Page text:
Julio Torres on the Rocky Relationship That Drives “Problemista”

[guitar strumming music] I’m Julio Torres

and welcome to The Director’s Commentary.

Problemista is ultimately a movie

about a young man from El Salvador struggling to find

a sponsor for his work visa,

and he finds it in this temperamental art-world lady

played by Tilda Swinton.

Oh, El Salvador. Pupusas. Yes.

And those, ah, nuns they killed in the ’80s, yes.

Right.

[Julio] And it’s all seen

through a surrealist, comedic tone.

This is an early scene

between Elizabeth, Tilda’s character, and my character.

Tilda likes to think of this movie as a love story.

So seeing it through that lens,

this scene would be like a courting scene.

[Server] Ah, great.

Yes. Well, I, I’ve just been held up.

Other people holding me up all day.

Oh no. Obstacles. Obstacles.

I went to the upholster, you know,

for the little bench under the window.

The, the nook.

The nook. The nook, yeah, exactly.

It was actually the very first scene that we shot.

Even though there’s so many lush and fantastical scenes,

this one gets to what the heart of the movie is,

which is like two very different people

seeing the same thing

from two very different points of view.

Actually in this scene,

we found a voice that Elizabeth puts on

when she wants to sound important,

which Tilda and I nicknamed the grand lady.

So I would tell her like, Oh no, she needs to,

like, when she’s cursing at this person,

she needs to sound like the grand lady.

And I went to pick ’em up and they’re horrible.

Oh no.

They’re awful. They’re red velvet, if you can imagine.

Excuse me. Excuse me.

I’ve been waiting for a very long time.

Ah, is something going on? Are you closed?

Oh, I’m, I’m, I’m sorry.

Do you, do you know what you’d like or-

I’d like this charged.

Her grand lady voice is sort of like her way

of saying like, No, I belong here.

I am a high class society lady and I am mean to waiters.

Which, because the voice is so put on

is actually kind of tragic.

Oh, this menu, what is it with walnuts?

Walnuts, walnuts, walnuts. It’s like a cafe for squirrels.

Well, the, the walnuts,

they go very nicely with the salad.

Do I look like I need educating on fine cuisine?

Oh, no, no, no. I wasn’t saying that.

You’re screaming at me.

I, I wasn’t.

Her look is a series of things gone wrong.

Her hair style is that shade of red

that we see out in the wild a lot,

but never really in movies,

’cause it’s a shade of red you get by accident.

We really wanted the hair texture

to be at odds with the haircut.

And the little backstory we made for her

is that she went to the hair salon salon

and pointed at a magazine and demanded that haircut.

And then the woman at the hair salon was like,

No, this, your hair texture

is actually not going to take well to this haircut.

But she got it anyway

and then was given like a bag of products

that she was supposed to use every day,

but did it once and then never again.

I’ll, I’ll have the goat cheese salad,

but is it possible to do it with no cheese?

Yeah. Awesome.

Um, oh, well, all right.

I’ll have the same thing, but I have it with cheese

and, and a, an iced tea,

please.

Awesome.

They like it when you say please.

It’s like giving them a little morsel for them to nibble on.

Don’t you like goats cheese?

Oh no, I’m, I’m, I’m vegan.

Oh.

Who else is vegan?

Um, I don’t know. A lot of people.

Bill Gates? Someone awful.

My character is highly adaptable to a fault.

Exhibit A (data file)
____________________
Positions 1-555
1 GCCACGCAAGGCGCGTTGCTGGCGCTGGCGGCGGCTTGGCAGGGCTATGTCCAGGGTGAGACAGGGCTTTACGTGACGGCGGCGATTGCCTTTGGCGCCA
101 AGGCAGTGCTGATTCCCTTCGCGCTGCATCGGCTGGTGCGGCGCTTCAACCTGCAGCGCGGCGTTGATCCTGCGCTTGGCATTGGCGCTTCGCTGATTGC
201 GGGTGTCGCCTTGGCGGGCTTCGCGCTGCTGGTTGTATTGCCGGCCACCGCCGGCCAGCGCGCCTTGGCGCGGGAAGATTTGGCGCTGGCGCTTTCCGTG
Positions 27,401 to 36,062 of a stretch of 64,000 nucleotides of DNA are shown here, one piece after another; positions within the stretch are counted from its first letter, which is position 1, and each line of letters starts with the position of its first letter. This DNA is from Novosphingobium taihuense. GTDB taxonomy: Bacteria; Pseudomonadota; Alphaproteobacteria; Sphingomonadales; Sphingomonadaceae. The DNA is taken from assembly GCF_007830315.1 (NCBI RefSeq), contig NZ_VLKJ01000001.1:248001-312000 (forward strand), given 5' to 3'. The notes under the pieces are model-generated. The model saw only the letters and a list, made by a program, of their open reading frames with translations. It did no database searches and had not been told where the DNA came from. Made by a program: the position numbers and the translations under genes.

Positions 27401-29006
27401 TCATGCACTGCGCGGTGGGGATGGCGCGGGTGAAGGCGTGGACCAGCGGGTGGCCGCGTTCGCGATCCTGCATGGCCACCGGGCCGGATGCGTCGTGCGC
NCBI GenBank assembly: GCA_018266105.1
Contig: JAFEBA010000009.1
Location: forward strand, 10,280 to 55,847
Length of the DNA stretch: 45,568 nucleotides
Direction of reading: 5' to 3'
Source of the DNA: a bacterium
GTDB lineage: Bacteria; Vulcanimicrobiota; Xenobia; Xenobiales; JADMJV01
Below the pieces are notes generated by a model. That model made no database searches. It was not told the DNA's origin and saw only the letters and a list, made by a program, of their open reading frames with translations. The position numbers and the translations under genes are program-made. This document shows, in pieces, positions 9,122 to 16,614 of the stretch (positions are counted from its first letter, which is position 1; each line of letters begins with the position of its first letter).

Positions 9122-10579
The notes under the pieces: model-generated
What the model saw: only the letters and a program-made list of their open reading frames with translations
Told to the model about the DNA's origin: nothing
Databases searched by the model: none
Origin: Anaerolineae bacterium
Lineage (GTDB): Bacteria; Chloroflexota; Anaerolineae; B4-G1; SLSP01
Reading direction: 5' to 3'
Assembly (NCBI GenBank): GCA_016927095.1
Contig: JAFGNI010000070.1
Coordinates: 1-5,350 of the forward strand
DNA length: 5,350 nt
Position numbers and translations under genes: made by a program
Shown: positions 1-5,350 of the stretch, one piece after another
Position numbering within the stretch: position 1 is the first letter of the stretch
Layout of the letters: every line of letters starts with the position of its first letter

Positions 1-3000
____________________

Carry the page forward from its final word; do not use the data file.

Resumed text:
Because he is not from the U.S.,

he’s very, very scared of rocking the boat

and he has that sort of,

that burden of exceptionalism, I think.

I wanted to play him like he was

like a little robot from space,

just sort of like very quietly

collecting data of people around him.

And the, I think that’s where the backpack came.

It looks sort of like he’s like collecting information

and putting it on his backpack.

And the little cowlick became like his little antenna.

Another really exciting variable to the movie is the waiter.

And I mean that because this movie is populated

by so many of my friends

and the actor who plays this waiter, Jack,

is also a friend of mine.

And so this scene encapsulates

what the rest of the movie was gonna be,

which is me, writer-director,

Tilda, the legendary performer,

Julio’s friends.

And this young gentleman cannot eat cheese.

It, it’s, it’s, it’s fine.

You tell him.

I, I’m, I’m vegan.

He’s allergic.

To goat cheese or-

Everything.

Oh, I apologize.

Well, we’ll refund the salad.

Well, that’s not what we want.

Ah, oh, okay. I, I just don’t know what else I could do.

I, I can’t go back in time. Fetch somebody else

and say something different. I’m sorry.

I’ll get my supervisor.

Oh, you’re gonna hold us hostage now.

Okay. So get my supervisor or don’t,

those are the choices.

Either get him or, or I don’t get him.

It was fun finding ways of how to tie in

how heightened the movie is in such a grounded scene.

So we came up with the waiter’s manic clicking of the pen

that then I knew that Rob was going to score that moment

and make it like very intir and cacophonous.

[intense music] [pen clicking]

So Elizabeth, you, you, you were mentioning

pitching the show around?

[Julio] Also in this scene,

I gave an extra, someone sitting in the back, a Rubik’s cube

because I wanted to set the table for like,

Oh no, the world I’m showing is one where

people go out to lunch by themselves and a Rubik’s cube.

I’ll sponsor you.

[intense music]

Finally, you get your visa.

[clinking music]

That sounds, that sounds great.

Alejandro hears the promise of a work visa

if they curate a show for her late husband’s paintings.

And also it’s a window into her temperament.

Even though it’s just a scene of two people at a cafe,

just emotionally and thematically

I think it’s heavier than it might seem.

[guitar strumming music]

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